“What do you think, Josephine? Mrs. Myles has stopped on her ride this morning and brought us eggs and milk! Can you believe it?! I’m just so grateful I could burst into song.”
“You don’t say? Why that is a boon and answer to prayer. I tell you truthfully, Miss Martha, I prayed this morning that I might have one egg to make up a cornbread for us. Now, I am beyond belief and shame on me.”
Excerpt: SHAW POINT by Karen Lopez
Cornbread is a southern tradition.
Determined to survive and carve out a life on the abandoned farm, the ladies at Shaw Point simplified their dining comestibles. Below is a classic version of cornbread often baked in a cast iron skillet. It is just as delicious baked in a pan or even as muffins. A staple of southern kitchens, cornmeal would have been easy to transport on their journey from Roanoke, VA.
These are a few prep notes.
If you use a cast iron skillet, slide it into the oven while it preheats. You can melt your butter by putting it in the skillet during preheat. Use a course or medium grind cornmeal for the best texture. Something similar to Bob’s Red Mill medium grind, for example. Also, you can use a dehydrated buttermilk powder, regular buttermilk, or one tablespoon of vinegar in one cup of fresh milk. If using a buttermilk powder, stir the cornmeal and powder together first and then add the appropriate amount of water slowly, blending as you do.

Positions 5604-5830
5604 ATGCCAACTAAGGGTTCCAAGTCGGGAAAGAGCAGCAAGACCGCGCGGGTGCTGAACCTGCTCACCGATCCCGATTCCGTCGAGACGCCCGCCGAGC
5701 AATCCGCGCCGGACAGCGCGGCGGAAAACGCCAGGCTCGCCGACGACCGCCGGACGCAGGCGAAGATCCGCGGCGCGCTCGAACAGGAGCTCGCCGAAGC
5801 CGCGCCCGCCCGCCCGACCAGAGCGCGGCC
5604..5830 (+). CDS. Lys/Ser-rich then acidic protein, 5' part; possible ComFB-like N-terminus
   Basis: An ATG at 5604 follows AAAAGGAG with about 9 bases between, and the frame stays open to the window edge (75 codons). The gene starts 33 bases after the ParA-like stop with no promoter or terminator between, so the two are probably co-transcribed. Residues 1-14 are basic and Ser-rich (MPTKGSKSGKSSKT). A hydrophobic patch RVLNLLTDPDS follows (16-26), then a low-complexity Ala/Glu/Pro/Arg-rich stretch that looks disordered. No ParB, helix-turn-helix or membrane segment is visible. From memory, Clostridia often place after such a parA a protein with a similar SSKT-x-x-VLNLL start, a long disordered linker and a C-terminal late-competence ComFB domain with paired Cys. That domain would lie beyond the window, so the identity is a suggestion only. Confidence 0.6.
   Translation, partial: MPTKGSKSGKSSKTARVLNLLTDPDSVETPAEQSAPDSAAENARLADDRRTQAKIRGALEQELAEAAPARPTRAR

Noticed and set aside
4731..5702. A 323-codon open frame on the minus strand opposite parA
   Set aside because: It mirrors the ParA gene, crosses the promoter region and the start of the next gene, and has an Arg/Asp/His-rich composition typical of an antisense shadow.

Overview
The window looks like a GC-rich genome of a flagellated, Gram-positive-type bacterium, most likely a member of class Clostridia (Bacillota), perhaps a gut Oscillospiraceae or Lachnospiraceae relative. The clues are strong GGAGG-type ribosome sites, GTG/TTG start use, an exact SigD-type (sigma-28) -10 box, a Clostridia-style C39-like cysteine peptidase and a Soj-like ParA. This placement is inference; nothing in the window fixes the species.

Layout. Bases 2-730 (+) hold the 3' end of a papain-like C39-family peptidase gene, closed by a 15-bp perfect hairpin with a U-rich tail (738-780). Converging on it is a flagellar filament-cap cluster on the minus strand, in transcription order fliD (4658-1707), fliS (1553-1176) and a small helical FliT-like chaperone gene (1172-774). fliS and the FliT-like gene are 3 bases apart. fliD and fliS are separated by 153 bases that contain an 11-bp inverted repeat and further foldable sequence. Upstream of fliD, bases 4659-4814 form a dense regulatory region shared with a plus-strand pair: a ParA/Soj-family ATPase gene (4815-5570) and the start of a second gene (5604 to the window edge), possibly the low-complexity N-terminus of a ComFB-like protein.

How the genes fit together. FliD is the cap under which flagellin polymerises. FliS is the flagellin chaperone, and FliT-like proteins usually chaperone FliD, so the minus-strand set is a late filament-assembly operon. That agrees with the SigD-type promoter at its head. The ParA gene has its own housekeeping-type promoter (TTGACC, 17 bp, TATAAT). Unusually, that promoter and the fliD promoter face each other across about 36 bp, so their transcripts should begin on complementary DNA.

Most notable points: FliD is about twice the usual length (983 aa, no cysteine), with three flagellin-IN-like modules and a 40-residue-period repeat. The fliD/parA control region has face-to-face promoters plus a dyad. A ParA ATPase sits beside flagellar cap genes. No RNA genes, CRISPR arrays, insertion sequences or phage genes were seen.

Get my recipe below!
Makes 8 servings
1 C cornmeal
1 1/3 C buttermilk (you can use dehydrated)
1 C Flour
1/8 – 1/4 C sugar
1/2 t baking powder
1/2 t baking soda
1/2 t salt
1/4 C butter melted
Combine meal and buttermilk and allow to sit for 10 minutes. Meanwhile preheat oven to 375 F and melt butter in 8 inch cast iron skillet or 9x9inch baking pan (you will pour the melted butter into your batter, but this is a great way to grease the pan)
Mix flour, sugar, salt, soda and baking powder and add to cornmeal/milk mixture along with beaten eggs and melted butter. Stir until thoroughly combined.
Transfer to prepared skillet or pan and bake until golden brown (toothpick in center will be clean) about 25-30 minutes. Cool slightly before serving.
Note: if you prefer to make cornbread muffins, reduce the buttermilk to about 1 cup, divide the batter by about ¼ cup portions into muffin tin wells and bake 20 minutes. After 20 minutes test for doneness and cook additional one to two minutes as necessary. Will make about 1 dozen muffins.
Interested in more recipes featured in my books?
Check out Josephine’s Peanut Butter Frosting Cake here